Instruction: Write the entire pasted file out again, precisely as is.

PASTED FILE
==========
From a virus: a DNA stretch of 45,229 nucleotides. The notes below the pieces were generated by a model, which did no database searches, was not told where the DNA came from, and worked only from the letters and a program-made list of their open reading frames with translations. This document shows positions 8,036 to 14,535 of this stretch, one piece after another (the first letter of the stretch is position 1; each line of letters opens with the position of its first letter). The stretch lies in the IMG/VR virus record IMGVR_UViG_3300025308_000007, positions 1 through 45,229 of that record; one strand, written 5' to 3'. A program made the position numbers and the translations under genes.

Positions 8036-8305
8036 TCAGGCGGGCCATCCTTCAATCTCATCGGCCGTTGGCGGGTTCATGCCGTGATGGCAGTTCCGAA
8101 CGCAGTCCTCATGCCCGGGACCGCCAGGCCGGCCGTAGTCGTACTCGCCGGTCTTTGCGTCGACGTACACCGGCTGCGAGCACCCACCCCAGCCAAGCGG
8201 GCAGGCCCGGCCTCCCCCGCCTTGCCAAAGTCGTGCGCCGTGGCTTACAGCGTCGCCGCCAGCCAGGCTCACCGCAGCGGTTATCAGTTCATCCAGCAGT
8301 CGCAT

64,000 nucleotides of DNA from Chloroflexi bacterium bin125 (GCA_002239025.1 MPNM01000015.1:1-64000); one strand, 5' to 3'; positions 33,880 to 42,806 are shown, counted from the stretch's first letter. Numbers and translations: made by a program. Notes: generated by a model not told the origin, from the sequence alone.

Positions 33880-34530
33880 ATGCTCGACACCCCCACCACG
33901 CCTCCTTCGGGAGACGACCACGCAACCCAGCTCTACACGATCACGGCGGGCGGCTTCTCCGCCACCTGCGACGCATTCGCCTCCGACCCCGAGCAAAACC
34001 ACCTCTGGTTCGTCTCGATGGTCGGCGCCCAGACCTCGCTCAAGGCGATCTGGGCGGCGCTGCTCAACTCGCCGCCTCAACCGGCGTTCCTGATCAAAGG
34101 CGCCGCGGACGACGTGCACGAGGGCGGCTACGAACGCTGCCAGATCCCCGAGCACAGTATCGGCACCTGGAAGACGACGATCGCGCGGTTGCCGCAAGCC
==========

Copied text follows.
From a virus: a DNA stretch of 45,229 nucleotides. The notes below the pieces were generated by a model, which did no database searches, was not told where the DNA came from, and worked only from the letters and a program-made list of their open reading frames with translations. This document shows positions 8,036 to 14,535 of this stretch, one piece after another (the first letter of the stretch is position 1; each line of letters opens with the position of its first letter). The stretch lies in the IMG/VR virus record IMGVR_UViG_3300025308_000007, positions 1 through 45,229 of that record; one strand, written 5' to 3'. A program made the position numbers and the translations under genes.

Positions 8036-8305
8036 TCAGGCGGGCCATCCTTCAATCTCATCGGCCGTTGGCGGGTTCATGCCGTGATGGCAGTTCCGAA
8101 CGCAGTCCTCATGCCCGGGACCGCCAGGCCGGCCGTAGTCGTACTCGCCGGTCTTTGCGTCGACGTACACCGGCTGCGAGCACCCACCCCAGCCAAGCGG
8201 GCAGGCCCGGCCTCCCCCGCCTTGCCAAAGTCGTGCGCCGTGGCTTACAGCGTCGCCGCCAGCCAGGCTCACCGCAGCGGTTATCAGTTCATCCAGCAGT
8301 CGCAT

64,000 nucleotides of DNA from Chloroflexi bacterium bin125 (GCA_002239025.1 MPNM01000015.1:1-64000); one strand, 5' to 3'; positions 33,880 to 42,806 are shown, counted from the stretch's first letter. Numbers and translations: made by a program. Notes: generated by a model not told the origin, from the sequence alone.

Positions 33880-34530
33880 ATGCTCGACACCCCCACCACG
33901 CCTCCTTCGGGAGACGACCACGCAACCCAGCTCTACACGATCACGGCGGGCGGCTTCTCCGCCACCTGCGACGCATTCGCCTCCGACCCCGAGCAAAACC
34001 ACCTCTGGTTCGTCTCGATGGTCGGCGCCCAGACCTCGCTCAAGGCGATCTGGGCGGCGCTGCTCAACTCGCCGCCTCAACCGGCGTTCCTGATCAAAGG
34101 CGCCGCGGACGACGTGCACGAGGGCGGCTACGAACGCTGCCAGATCCCCGAGCACAGTATCGGCACCTGGAAGACGACGATCGCGCGGTTGCCGCAAGCC